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Wireless Networking Networking

Old-school Wi-Fi Is Slowing Down Networks, Cisco Says 254

Posted by Soulskill
from the only-support-tech-less-than-three-months-old dept.
alphadogg writes "The early Wi-Fi standards that opened the world's eyes to wire-free networking are now holding back the newer, faster protocols that followed in their wake, Cisco Systems said. The IEEE 802.11 standard, now available in numerous versions with speeds up to 6.9Gbps and growing, still requires devices and access points to be compatible with technologies that date to the late 1990s. But those older standards — the once-popular 802.11b and an even slower spec from 1997 — aren't nearly as efficient as most Wi-Fi being sold today. As a result, Cisco thinks the 802.11 Working Group and the Wi-Fi Alliance should find a way to let some wireless gear leave those versions behind. Two Cisco engineers proposed that idea last week in a presentation at the working group's meeting in Los Angeles. The plan is aimed at making the best use of the 2.4GHz band, the smaller of two unlicensed frequency blocks where Wi-Fi operates."
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Old-school Wi-Fi Is Slowing Down Networks, Cisco Says

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  • by Anonymous Coward on Tuesday January 28, 2014 @05:29PM (#46094621)
    Yeah, until you can't go through a thick wall, you know, like how people used to build houses before cardboard and sawdust were acceptable?
  • by Antipater (2053064) on Tuesday January 28, 2014 @05:29PM (#46094631)
    I'm willing to bet there'd be a $2 adapter for your old printer.
  • by dj245 (732906) on Tuesday January 28, 2014 @05:32PM (#46094663) Homepage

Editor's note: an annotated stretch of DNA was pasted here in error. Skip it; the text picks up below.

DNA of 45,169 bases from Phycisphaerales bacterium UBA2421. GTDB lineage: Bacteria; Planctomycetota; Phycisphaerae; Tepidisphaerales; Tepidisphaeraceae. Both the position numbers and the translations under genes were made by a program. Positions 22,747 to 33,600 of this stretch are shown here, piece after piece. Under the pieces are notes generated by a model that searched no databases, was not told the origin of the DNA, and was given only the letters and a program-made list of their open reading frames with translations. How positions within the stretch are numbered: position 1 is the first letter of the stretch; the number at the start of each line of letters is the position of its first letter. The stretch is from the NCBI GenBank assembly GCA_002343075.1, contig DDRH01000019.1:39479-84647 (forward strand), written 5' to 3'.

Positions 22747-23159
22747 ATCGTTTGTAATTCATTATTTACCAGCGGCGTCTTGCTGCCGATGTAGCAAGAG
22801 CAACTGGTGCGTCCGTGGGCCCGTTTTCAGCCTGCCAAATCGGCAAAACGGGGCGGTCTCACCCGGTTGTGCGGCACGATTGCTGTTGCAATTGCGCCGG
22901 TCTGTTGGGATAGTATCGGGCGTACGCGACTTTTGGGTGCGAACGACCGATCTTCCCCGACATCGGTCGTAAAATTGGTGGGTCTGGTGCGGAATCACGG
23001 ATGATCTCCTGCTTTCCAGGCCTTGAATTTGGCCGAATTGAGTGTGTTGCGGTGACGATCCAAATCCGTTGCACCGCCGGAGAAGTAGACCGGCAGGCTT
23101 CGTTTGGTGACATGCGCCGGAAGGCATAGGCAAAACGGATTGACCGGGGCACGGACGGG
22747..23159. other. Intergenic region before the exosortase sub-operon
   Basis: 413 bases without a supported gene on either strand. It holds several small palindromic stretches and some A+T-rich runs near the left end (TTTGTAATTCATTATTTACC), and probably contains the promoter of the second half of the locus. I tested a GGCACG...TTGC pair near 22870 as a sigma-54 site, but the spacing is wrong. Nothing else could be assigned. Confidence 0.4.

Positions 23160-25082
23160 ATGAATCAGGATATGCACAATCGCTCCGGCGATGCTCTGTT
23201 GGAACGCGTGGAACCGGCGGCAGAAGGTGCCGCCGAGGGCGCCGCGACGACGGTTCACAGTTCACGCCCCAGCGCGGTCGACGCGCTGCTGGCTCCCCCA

and i mean the ones that sell the same device over many years like a game console. PS3, xbox 360, wii u, nintendo 3ds, etc and then you have something like printers. sure it's only $100 or $250 but no one wants to buy a new printer just to buy a new wifi router

    If you want to gain the advantages of the newest router you might, GASP, just have to run a wire to it. You might even have the inconvenience of having to relocate it next to the printer. Oh the humanity.

    Things that absolutely need wireless tend to be mobile. Mobile equipment which only takes 802.11b was probably obsolete years ago. For everything that doesn't move, it should be wired anyway.

  • by short (66530) on Tuesday January 28, 2014 @05:33PM (#46094689) Homepage
    Nokia N900 cannot do 5GHz. Besides that cheapest 5GHz router is still 3x more expensive than cheapest 2.4GHz router.
  • by ZorinLynx (31751) on Tuesday January 28, 2014 @05:41PM (#46094783) Homepage

    All the newer, faster equipment supports the 5GHz band. Use a dual-radio access point, and set aside the 5GHz band for n/ac only. Run legacy devices on 2.4GHz. Use different network names for 2.4 and 5GHz so that people put their newer stuff on 5GHz.

    Easiest way to do this is have "networkname" and "networkname_fast". People whose devices support 5GHz will probably use the fast one. Those with only 2.4GHz-only devices won't even see the "fast" one and use the regular one. Everyone should be (relatively) happy.

    5GHz has been a godsend for WiFi performance. Sure, it doesn't penetrate as far as 2.4GHz, but in managed setups this is wonderful. Spend a little bit more on additional access points and have MUCH better performance.

  • by SuricouRaven (1897204) on Wednesday January 29, 2014 @04:11AM (#46097993)

    There are good reasons. That is not one of them. Lightning protection isn't hard.

    A more realistic reason is that many people just don't have the option of running cabling through an existing property - people who rent. Some businesses too, espicially those set up in listed historic buildings. It's hard enough putting electric light in those - it often has to be done via adhesive cable attachments to avoid having to make any structural modifications.

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